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  • DC Insider: Ethanol boosters attempt to distort the facts concerning E15 and motorcycles

    The American Motorcyclist Association has been working to educate its members -- and the entire motorcycle community -- on the need for an independent scientific test on the effects of E15 fuel on motorcycle and all-terrain vehicle engines and fuel systems.

    However, E15 (a gasoline formulation that contains up to 15 percent ethanol by volume) is already in the marketplace and inadvertent misfueling is a serious concern for our members. Moreover, E15 use can void manufacturers’ warranties. Because of these concerns, and in the absence of the independent testing that we seek, the AMA is opposed to the availability of E15.

    If you have been reading social media comments from ethanol boosters, you wouldn’t hear this. Instead, you read that the AMA is “back 2 old tricks fighting E15’s existence” or “just read the pump label.”

    This rhetoric doesn’t help inform motorcyclists. It just adds to the confusion. Perhaps this is their goal.

    But the pro-E15 rhetoric really misses the key concern of the motorcycling community, which is that 100 percent of the 22 million motorcycles and all-terrain vehicles on the road and trail in the U.S. today are not designed to run ethanol blends higher than 10 percent.

    Many older machines favored by vintage enthusiasts have problems with any ethanol in the fuel.

    And yet the opportunity to misfuel and damage an engine with higher ethanol blends, such as E15, is very real.

    The bottom line for the AMA is this: Motorcyclists simply want safe fuels available at all fuel retailers and measures employed by retailers to ensure they cannot inadvertently put unsafe fuels in their tanks.

    Please be sure to share this with your fellow motorcyclists to counter the spin coming from the E15 lobby group that does not have your best interests at heart. The AMA is your voice.

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  • DC Insider: Motorcycle-only checkpoint bill arrives in U.S. Senate

    On March 5, a group of U.S. senators introduced the Stop Motorcycle Checkpoint Funding Act.

    This bill – similar to H.R. 1861 – would prevent the Secretary of Transportation from providing any grants to state or local governments to pay for helmet-use enforcement or to create a motorcycle-only checkpoint.

    If you have not already, let your senators know how important this issue is to you. Please follow this link, fill in your information at the bottom of the page and click “Submit.”

    The introduction in the Senate of the Stop Motorcycle Checkpoint Funding Act is an important step toward ending federal subsidies for motorcycle-only checkpoints. Now, it will be possible to demonstrate bipartisan support in both chambers of Congress to end this ineffective and discriminatory practice.

    As I argued in a previous post, the checkpoints threaten the freedoms of all riders – not just those that get ensnared in them.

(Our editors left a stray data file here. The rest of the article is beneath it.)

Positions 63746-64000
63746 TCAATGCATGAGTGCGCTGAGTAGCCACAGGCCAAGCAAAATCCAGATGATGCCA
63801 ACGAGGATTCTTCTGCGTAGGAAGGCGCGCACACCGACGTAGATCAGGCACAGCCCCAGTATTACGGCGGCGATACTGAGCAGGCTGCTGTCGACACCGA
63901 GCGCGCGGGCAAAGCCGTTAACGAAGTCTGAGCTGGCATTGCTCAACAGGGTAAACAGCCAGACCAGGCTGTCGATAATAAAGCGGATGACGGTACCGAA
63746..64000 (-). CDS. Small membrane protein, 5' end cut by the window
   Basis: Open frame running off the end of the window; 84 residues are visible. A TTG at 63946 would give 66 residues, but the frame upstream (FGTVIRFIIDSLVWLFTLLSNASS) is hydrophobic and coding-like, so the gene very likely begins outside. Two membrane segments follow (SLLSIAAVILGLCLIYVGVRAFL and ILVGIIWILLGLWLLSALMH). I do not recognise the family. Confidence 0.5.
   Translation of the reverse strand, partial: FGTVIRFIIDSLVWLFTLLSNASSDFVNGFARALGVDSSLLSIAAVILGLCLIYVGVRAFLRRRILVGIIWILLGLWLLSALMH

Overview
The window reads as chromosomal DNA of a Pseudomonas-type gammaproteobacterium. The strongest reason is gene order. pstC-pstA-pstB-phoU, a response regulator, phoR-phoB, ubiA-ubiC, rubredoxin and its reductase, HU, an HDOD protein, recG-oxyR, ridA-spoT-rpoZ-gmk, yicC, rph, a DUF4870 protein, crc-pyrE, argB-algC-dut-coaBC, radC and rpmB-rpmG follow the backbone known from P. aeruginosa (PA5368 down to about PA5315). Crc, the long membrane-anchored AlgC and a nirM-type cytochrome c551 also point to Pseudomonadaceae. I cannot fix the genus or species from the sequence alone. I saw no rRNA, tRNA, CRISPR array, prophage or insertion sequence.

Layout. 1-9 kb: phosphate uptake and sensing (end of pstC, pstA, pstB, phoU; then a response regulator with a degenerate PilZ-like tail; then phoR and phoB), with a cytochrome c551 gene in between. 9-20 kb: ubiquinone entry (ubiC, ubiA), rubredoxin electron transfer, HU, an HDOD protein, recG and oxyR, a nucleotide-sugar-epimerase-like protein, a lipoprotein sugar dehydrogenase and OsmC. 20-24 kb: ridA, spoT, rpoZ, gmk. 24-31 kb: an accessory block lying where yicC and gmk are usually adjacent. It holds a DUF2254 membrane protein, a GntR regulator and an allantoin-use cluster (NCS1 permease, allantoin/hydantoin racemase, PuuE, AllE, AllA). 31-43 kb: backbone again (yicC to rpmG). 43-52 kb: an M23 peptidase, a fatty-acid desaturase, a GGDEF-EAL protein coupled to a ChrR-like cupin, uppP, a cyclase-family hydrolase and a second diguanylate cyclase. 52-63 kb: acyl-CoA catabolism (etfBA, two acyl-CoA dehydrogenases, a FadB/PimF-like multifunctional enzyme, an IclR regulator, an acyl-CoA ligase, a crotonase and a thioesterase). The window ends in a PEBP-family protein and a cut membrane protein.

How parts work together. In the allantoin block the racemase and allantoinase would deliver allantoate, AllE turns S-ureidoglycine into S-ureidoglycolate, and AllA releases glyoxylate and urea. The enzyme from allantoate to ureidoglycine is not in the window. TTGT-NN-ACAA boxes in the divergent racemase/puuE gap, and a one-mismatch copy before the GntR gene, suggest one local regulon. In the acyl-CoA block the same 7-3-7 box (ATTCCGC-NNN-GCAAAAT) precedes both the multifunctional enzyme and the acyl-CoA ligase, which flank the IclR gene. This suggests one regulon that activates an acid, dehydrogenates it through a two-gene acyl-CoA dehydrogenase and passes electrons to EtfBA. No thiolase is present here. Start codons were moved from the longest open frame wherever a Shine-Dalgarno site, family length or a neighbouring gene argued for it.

These bills send a message to the National Highway Safety Transportation Administration that, while it can “consider any feasible approach” to reduce crashes, Congress is cognizant of the rights of motorcyclists and motorcycle-only checkpoints are not a feasible option.

    Currently, four U.S. Senators are on record supporting the legislation – Sens. Jeanne Shaheen (D-N.H.), Ron Johnson (R-Wis.), Kelly Ayotte (R-N.H.) and Joe Manchin (D-W.Va.).

    The AMA will keep you posted on the progress of ending federal funding for MOCs as the 113th Congress begins its last push to consider legislation before campaigning begins in earnest.

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  • DC Insider: Victory at Rattlesnake Bay

    On Feb. 27, advocates for increased off-highway-vehicle access on our nation’s public lands took a major step toward reopening a popular trail in Mississippi.

    The Friends of Rattlesnake Bay, working with the American Motorcyclist Association, successfully petitioned the Southern Region Recreation Resource Advisory Committee to approve a new fee structure that the U.S. Forest Service said it needs to reopen and maintain the Rattlesnake Bay OHV Trail in the DeSoto National Forest.

    Along with the daily use fees, the RRAC approved the creation of an annual pass that will allow riders to visit many of the trails in southern Mississippi for one low fee.

    The Rattlesnake Bay OHV Trail had been closed due to funding issues since 2003. It was further damaged by Hurricane Katrina in 2005. The Forest Service had said the reason it could not reopen the popular trail was a lack of funding for maintenance.

    Without the fee, the OHV trail would remain closed.

    Now, pending approval from the regional forester, the trail could reopen this year.

    The authority for federal land managers to levy fees comes from the Federal Lands Recreation Enhancement Act.

    The FLREA is very specific about when land managers can levy a new fee and how the funds can be spent. For example, fees cannot be levied on areas without enhancements, and at least 80 percent of the fees collected at a specific area must be used within that area.